I use social media for two very specific purposes for my blog, one that is something general that any blog can do, and another that is very niche specific but brings me in a lot of traffic. (Hopefully they will serve as inspiration to you).

The first I briefly touched on above: I use social media as an icebreaker for larger projects.

I typically do this by starting a conversation with the a specific person’s latest tweets, and later I let them know I’d like to chat with them via email.

When people see you are interested in discussing something via email, they are generally receptive if you’ve shown yourself to be a coherent human being with good social media etiquette: that means it’s likely your email will most likely be interesting for them.

The second is simple notification, it’s something I use to practice effective guest blogging and it’s also something I use for my music blog.

On a guest post, alerting people via social media (or if you’ve established a relationship, via email) is a great way to notify them that you’ve featured something they’ve on a big blog.

They will likely reciprocate by sharing the post with their followers, since it features them and they want repay you for the mention.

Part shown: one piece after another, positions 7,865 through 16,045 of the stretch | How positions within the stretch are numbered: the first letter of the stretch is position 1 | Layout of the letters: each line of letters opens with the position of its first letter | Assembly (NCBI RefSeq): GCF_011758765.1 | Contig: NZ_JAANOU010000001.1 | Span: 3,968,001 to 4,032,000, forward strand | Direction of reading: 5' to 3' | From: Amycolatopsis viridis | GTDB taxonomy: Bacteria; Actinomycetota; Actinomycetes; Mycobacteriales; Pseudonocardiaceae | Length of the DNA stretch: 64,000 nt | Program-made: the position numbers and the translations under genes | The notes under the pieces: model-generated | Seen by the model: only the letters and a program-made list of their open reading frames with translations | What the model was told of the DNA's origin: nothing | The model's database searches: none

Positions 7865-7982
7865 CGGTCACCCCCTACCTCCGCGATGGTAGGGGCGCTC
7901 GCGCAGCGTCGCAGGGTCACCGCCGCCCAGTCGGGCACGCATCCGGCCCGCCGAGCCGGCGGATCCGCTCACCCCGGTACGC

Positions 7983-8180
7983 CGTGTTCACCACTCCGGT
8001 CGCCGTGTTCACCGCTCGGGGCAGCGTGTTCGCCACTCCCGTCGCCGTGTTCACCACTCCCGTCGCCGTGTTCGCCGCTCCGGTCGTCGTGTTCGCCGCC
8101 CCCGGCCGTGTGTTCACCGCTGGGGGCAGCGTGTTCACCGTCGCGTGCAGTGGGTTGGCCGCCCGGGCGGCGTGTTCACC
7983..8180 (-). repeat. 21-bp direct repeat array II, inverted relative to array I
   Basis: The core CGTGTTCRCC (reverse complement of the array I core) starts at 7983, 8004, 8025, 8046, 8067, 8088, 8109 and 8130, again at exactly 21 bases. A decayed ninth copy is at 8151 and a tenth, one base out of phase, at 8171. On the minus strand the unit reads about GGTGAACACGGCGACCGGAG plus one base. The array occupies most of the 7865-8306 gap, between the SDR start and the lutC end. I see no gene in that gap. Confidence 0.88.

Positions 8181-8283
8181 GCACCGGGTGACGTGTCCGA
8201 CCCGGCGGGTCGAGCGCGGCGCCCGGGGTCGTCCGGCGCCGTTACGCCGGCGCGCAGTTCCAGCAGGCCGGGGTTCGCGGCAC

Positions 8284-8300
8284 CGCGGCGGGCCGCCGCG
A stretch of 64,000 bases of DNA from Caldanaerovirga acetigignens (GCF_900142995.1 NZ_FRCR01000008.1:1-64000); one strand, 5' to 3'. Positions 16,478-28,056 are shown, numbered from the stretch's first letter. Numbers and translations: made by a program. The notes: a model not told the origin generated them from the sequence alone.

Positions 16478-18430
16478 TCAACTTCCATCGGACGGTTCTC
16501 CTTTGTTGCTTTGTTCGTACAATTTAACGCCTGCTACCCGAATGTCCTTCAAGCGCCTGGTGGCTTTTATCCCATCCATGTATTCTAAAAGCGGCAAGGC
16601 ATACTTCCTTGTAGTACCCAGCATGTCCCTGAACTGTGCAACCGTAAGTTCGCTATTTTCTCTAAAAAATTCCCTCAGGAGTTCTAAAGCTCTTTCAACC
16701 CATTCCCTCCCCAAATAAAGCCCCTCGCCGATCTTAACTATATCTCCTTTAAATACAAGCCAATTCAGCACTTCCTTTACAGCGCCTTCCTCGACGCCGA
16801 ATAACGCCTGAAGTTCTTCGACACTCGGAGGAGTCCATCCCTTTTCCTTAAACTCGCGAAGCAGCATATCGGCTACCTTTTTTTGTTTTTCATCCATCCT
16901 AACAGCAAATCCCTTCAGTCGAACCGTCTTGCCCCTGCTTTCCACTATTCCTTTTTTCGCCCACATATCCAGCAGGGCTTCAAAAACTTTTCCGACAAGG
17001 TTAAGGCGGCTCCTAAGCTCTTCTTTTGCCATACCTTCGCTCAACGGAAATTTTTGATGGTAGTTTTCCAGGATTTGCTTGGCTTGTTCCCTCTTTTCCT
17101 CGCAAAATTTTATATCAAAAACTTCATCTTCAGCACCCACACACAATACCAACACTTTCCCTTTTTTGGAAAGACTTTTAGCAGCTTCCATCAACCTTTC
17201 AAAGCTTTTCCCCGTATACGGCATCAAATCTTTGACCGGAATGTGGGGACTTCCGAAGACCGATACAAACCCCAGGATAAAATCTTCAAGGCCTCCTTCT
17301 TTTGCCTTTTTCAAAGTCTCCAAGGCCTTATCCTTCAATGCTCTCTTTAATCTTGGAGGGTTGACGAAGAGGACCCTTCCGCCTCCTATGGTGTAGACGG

With my music blog, I would instead notify all of the independent artists who I feature using Twitter mentions and Facebook tagging.

The thing is, 95% of people would then share the post, grateful that I had taken the time to feature their music.

Bloggers are likely to do the same, especially if you are connecting around you like I mentioned above (big bloggers don’t always have the time to reciprocate).

So, don’t just use social media to share links and post about your thoughts, use it to be social, notifying people and breaking the ice, which will hopefully lead to more productive discussions via email.

Over To You…

Have you ever run into a problem where guest posting wasn’t really effective for your blog?

Have you found email to be way more fundamental to your blog’s growth than social media?

Let me know in the comments below, and thank you for reading!

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Comments

  1. says

    I am trying to grow my blog at the moment and so this is really helpful information. Interestingly, despite you saying that social media can be a waste of time, I only found this post through someone retweeting it on twitter (you can thank @OrnellaGrosz for that one)

    I guess a lot has to do with the niche you are blogging in and how well you target your guest post topics to the readership of the blog hosting your guest post.
    Glen just posted Tattoos at work – Does it impact on your employment opportunities?

  2. says